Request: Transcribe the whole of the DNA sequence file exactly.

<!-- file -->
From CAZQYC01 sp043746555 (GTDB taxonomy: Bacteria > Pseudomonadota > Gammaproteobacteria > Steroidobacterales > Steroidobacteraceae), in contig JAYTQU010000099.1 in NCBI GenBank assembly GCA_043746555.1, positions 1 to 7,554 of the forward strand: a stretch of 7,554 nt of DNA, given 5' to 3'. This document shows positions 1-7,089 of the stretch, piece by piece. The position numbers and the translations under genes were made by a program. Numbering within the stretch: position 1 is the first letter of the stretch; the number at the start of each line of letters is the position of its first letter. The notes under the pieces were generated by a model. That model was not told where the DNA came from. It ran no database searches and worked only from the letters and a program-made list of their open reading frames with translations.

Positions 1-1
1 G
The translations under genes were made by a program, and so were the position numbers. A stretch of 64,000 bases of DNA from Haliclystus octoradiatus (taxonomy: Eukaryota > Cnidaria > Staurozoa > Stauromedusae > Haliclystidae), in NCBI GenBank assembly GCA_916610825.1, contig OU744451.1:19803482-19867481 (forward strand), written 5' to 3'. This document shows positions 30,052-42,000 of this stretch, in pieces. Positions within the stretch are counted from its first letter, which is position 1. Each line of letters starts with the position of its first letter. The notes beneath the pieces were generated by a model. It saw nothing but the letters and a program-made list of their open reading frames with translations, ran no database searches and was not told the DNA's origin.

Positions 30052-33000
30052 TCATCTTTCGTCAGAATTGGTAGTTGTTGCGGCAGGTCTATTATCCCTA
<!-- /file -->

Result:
From CAZQYC01 sp043746555 (GTDB taxonomy: Bacteria > Pseudomonadota > Gammaproteobacteria > Steroidobacterales > Steroidobacteraceae), in contig JAYTQU010000099.1 in NCBI GenBank assembly GCA_043746555.1, positions 1 to 7,554 of the forward strand: a stretch of 7,554 nt of DNA, given 5' to 3'. This document shows positions 1-7,089 of the stretch, piece by piece. The position numbers and the translations under genes were made by a program. Numbering within the stretch: position 1 is the first letter of the stretch; the number at the start of each line of letters is the position of its first letter. The notes under the pieces were generated by a model. That model was not told where the DNA came from. It ran no database searches and worked only from the letters and a program-made list of their open reading frames with translations.

Positions 1-1
1 G
The translations under genes were made by a program, and so were the position numbers. A stretch of 64,000 bases of DNA from Haliclystus octoradiatus (taxonomy: Eukaryota > Cnidaria > Staurozoa > Stauromedusae > Haliclystidae), in NCBI GenBank assembly GCA_916610825.1, contig OU744451.1:19803482-19867481 (forward strand), written 5' to 3'. This document shows positions 30,052-42,000 of this stretch, in pieces. Positions within the stretch are counted from its first letter, which is position 1. Each line of letters starts with the position of its first letter. The notes beneath the pieces were generated by a model. It saw nothing but the letters and a program-made list of their open reading frames with translations, ran no database searches and was not told the DNA's origin.

Positions 30052-33000
30052 TCATCTTTCGTCAGAATTGGTAGTTGTTGCGGCAGGTCTATTATCCCTA